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18 Oct 2016

Medical ethics applies a moral code to the practice of medicine, guiding doctors to recognise moral issues arising out of patient care and dealing with them in a rational and principled manner.

As a core component of medical professionalism, medical ethics defines us as doctors. In return for the privilege of a significant level of professional autonomy and clinical independence, patients and the wider community trust us to develop, maintain and adhere to an ethical code that enshrines a high standard of behaviour and professional conduct

Medical associations around the world recognise 18 September as Medical Ethics Day. Established by the World Medical Association (WMA), the Day is a way for the global medical community to recognise and promote the important role of ethics in medicine. A central objective of the World Medical Association, which came into being on 18 September 1947, has been to establish and promote the highest possible standards of ethical behaviour and care by doctors.

The AMA plays an important role in promoting the highest standards of ethical behaviour expected of doctors in Australia, upholding the rights of doctors to fulfil their ethical obligations to patients and society, and advocating for a fair and just health system for all.

The AMA’s Code of Ethics provides guidance to doctors in their relationships with patients, colleagues and society. It enshrines the core values of the profession, including respect for patients, their family members, colleagues and other health care workers, trust, compassion, altruism, integrity, advocacy and justice, accountability, leadership, collaboration and collegiality.

While the modern health care environment is one that evolves and changes over time, and is reflective of the current social, economic and political environment, doctors continue to have an ethical duty to ensure that the health needs of patients remain their primary focus, and to advocate that the health care environment remains patient-centred.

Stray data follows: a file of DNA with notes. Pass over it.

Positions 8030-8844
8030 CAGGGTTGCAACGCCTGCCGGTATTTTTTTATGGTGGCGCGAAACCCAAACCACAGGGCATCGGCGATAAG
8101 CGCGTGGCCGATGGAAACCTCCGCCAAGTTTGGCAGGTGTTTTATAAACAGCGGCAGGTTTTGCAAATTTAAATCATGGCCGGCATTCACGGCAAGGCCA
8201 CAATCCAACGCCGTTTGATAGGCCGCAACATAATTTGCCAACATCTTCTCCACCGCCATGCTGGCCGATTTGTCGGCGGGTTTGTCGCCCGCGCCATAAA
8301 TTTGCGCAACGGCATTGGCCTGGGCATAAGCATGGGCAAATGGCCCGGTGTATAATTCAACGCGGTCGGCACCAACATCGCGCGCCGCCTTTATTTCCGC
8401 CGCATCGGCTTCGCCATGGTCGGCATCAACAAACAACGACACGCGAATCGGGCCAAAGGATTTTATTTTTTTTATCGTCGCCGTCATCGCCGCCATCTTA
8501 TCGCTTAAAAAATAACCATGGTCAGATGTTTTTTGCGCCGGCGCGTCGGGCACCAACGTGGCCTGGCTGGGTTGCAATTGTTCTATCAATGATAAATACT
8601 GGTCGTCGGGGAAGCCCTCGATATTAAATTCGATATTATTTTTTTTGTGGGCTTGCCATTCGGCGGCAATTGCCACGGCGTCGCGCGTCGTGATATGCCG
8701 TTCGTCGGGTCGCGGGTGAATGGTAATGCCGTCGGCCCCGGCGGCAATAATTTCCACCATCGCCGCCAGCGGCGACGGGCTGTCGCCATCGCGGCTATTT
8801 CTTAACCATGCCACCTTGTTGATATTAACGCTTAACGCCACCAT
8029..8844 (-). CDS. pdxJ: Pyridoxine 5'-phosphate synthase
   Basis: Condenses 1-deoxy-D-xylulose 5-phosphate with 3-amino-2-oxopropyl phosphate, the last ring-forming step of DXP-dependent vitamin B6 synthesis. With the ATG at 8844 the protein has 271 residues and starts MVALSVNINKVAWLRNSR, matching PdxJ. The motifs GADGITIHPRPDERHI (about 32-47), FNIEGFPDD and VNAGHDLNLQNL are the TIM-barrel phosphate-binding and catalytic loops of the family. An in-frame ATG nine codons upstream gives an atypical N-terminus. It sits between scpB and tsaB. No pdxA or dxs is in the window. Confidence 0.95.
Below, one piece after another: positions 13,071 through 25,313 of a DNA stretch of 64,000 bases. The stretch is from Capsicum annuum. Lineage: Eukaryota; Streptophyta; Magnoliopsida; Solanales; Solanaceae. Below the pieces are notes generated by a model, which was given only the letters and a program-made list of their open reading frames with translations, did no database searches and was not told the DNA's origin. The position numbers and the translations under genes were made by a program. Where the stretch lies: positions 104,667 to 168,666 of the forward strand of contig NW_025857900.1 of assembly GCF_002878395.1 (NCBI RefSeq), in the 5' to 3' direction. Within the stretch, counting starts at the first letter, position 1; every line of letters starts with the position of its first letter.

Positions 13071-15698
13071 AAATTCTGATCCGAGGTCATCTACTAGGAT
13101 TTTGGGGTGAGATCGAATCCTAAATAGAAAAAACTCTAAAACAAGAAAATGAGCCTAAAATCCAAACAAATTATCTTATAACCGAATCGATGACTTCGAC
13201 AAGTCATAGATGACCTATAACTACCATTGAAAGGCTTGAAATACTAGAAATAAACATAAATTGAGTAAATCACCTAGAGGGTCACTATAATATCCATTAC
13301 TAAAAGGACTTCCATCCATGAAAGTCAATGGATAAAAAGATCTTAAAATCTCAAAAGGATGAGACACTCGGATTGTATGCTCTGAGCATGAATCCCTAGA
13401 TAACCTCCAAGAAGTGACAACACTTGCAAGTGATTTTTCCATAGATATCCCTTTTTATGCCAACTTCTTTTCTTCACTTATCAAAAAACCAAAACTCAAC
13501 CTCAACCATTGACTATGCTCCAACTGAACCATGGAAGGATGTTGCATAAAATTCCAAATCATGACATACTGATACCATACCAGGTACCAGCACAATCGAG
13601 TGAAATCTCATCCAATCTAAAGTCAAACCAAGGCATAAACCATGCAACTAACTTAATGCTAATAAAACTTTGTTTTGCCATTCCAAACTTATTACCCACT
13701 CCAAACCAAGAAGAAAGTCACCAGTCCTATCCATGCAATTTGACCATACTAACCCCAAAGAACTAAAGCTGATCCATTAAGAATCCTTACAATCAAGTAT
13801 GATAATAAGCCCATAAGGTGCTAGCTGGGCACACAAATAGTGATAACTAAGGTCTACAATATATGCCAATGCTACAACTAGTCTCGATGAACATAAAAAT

The Code of Ethics is currently being updated to ensure it continues to meet contemporary professional and societal expectations for ethical professional behaviour, and that it supports doctors in their commitment to the primacy of patient care. This will be the twelfth update of the Code since 1964, and the fourth since we entered the 21st century. 

In addition to serving the medical profession and the wider community, the Code of Ethics establishes overarching ethical principles that underpin all AMA policies.

Further, we have developed a diverse range of ethics-focussed position statements and guidelines to support our members, and to advocate for patients and the wider health system, covering issues such as medical professionalism; professional conduct; patient care and safety; conscientious objection; reproductive health; end of life care; genetic issues; organ donation; public health emergencies; asylum seekers and refugees; aged care; custodial settings; and stewardship.  

The AMA has also formally adopted a range of declarations from the World Medical Association, providing a sound basis for advocacy on issues including professional autonomy and clinical independence; the role of medical neutrality in times of armed conflict; and condemning medical participation in any form of torture, cruel or inhumane treatment or punishment.

We encourage all members to utilise the AMA’s ethics-focussed position statements and guidelines which are publicly available in the Ethics & Professionalism section of the AMA's website at ama.com.au/advocacy/ethics-professionalism.

The current Code of Ethics is available at ama.com.au/ethics. We will keep members informed when the updated Code has been approved and becomes publicly available.   

If you have any questions regarding the Code of Ethics or any other ethics-related position statements or guidelines, please send them to ethics@ama.com.au.  

 


Published: 18 Oct 2016